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Debt recast eligibility rules set

Only those accounts which have defaulted for not more than 30 days as on March 1 will be eligible for resolution
Banks will have to consider five key ratios while finalising the resolution plans of the borrowers hit by Covid-19-related stress.
Banks will have to consider five key ratios while finalising the resolution plans of the borrowers hit by Covid-19-related stress.
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Our Special Correspondent   |   Mumbai   |   Published 08.09.20, 02:04 AM

The Reserve Bank of India (RBI) on Monday notified the new debt recast plan for businesses as it accepted the recommendations submitted by the KV Kamath committee.

Banks will have to consider five key ratios while finalising the resolution plans of the borrowers hit by Covid-19-related stress. The committee — which submitted its recommendations to the RBI last Friday — has fixed the financial parameters for 26 sectors and lenders can make their assessment of the other sectors.

The new resolution framework will replace the moratorium which ended on August 31. Under the new mechanism, only those accounts which have defaulted for not more than 30 days as on March 1 will be eligible for resolution. Banks have time till December 31 to invoke the resolution framework. The resolution plan must be implemented for corporate borrowers in 180 days from the date of invocation. In the case of personal loans, it must be implemented in 90 days.

In a resolution plan, the lenders can extend the residual tenor of the loan by a maximum of two years and they can also give a loan moratorium. The resolution process will be treated as invoked once lenders representing 75 per cent by value and 60 per cent by number agree to invoke it. The five key ratios that have been recommended by the Kamath committee will have to be considered during the resolution process of a corporate account.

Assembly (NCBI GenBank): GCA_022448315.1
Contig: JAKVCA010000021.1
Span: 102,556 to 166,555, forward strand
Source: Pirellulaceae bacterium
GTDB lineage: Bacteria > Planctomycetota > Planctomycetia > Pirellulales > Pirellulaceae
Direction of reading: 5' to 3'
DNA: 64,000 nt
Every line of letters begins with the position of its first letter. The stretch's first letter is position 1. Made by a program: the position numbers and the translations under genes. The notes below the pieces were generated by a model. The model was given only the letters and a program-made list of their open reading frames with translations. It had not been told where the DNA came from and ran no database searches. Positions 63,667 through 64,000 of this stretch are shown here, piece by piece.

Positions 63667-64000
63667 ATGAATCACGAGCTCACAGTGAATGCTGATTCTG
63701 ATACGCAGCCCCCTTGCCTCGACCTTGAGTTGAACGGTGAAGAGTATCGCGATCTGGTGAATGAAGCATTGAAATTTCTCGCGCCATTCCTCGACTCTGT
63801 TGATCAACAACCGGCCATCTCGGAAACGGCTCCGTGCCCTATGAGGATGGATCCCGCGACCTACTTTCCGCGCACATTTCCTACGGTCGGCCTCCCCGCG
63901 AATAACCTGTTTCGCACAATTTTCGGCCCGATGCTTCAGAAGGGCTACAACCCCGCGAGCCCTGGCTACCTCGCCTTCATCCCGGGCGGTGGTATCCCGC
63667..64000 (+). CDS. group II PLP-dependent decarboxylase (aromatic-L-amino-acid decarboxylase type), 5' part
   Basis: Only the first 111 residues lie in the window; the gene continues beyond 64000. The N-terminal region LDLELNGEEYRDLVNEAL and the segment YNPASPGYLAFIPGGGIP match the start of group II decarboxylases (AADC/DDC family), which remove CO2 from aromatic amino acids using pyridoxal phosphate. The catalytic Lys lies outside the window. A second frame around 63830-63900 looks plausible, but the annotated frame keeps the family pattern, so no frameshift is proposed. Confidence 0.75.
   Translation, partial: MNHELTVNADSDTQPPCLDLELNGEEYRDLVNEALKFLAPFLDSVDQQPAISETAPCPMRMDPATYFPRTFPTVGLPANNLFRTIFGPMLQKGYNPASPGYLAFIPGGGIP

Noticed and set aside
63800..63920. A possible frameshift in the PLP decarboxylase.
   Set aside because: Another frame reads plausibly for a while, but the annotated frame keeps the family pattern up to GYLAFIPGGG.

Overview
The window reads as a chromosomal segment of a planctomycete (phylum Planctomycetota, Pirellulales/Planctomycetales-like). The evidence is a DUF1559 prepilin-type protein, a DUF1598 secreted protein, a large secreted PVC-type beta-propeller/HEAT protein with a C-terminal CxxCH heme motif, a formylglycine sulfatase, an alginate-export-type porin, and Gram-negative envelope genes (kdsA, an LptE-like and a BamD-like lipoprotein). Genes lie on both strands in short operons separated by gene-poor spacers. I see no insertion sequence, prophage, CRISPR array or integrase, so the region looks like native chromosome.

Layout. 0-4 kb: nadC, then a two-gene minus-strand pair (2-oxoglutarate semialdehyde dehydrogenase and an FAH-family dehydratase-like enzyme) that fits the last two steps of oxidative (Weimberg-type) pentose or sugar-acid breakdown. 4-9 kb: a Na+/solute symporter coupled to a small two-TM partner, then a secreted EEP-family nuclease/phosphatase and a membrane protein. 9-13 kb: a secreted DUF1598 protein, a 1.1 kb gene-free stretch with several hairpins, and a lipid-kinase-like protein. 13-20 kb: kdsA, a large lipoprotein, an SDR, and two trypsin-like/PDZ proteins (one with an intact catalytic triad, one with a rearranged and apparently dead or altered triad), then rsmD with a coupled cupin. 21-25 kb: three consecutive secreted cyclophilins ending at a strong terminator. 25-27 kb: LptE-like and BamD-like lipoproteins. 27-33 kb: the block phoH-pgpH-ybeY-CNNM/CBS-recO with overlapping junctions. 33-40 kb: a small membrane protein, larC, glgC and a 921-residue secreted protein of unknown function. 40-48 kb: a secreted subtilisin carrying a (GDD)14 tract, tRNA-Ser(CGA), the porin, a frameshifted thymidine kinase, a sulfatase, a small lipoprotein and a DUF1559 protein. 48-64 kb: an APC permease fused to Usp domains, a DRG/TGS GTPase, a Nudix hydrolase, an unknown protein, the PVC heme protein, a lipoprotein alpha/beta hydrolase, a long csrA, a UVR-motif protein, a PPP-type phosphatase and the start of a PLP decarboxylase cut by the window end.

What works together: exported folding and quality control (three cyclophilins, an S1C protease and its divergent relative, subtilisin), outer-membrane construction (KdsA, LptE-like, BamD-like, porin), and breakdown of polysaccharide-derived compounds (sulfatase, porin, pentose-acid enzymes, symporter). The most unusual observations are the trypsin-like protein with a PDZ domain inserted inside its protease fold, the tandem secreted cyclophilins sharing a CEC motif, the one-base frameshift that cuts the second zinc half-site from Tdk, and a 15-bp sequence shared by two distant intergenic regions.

Five ratios

The five ratios that should be considered by lending institutions are: total outstanding liability divided by adjusted tangible net worth; total debt divided by earnings before interest, taxes, depreciation & amortisation; current ratio (current assets divided by current liabilities); debt service coverage ratio (DSCR) and average debt service coverage ratio (ADSCR). 

DSCR is a metric which measures a firm’s ability to repay its current debt given its cash flows. 

The parameters may be considered as a guide to prepare a resolution plan. 

The plan may be prepared based on the pre-Covid operating and financial performance of the borrower and the impact of the pandemic on its operating and financial performance in the first and the second quarters to assess the cash flows for this year, the next and subsequent year.

Affected sectors

Some of the 26 most-affected sectors identified by the committee are automobile manufacturers, auto component makers, aviation, power, cement, chemicals, hotels, restaurants and tourism, iron and steel manufacturing, logistics, mining, textiles, consumer durables and FMCG, plastic product manufacturing, pharmaceutical manufacturing and construction.

The RBI added that given the differential impact of the pandemic on various sectors or companies, the lending institutions may, at their discretion, adopt a ‘graded approach’ depending on the severity of the impact on the borrowers while preparing or implementing the resolution plan.

Such a graded approach may also entail the classification of the impact on the borrowers into mild, moderate and severe. 

Creditor pacts

The signing of ICA is a mandatory requirement in all cases involving multiple lending institutions, where the resolution process is invoked. Additional provisions need to be made if the agreement is not signed within a month of invoking the resolution process. 



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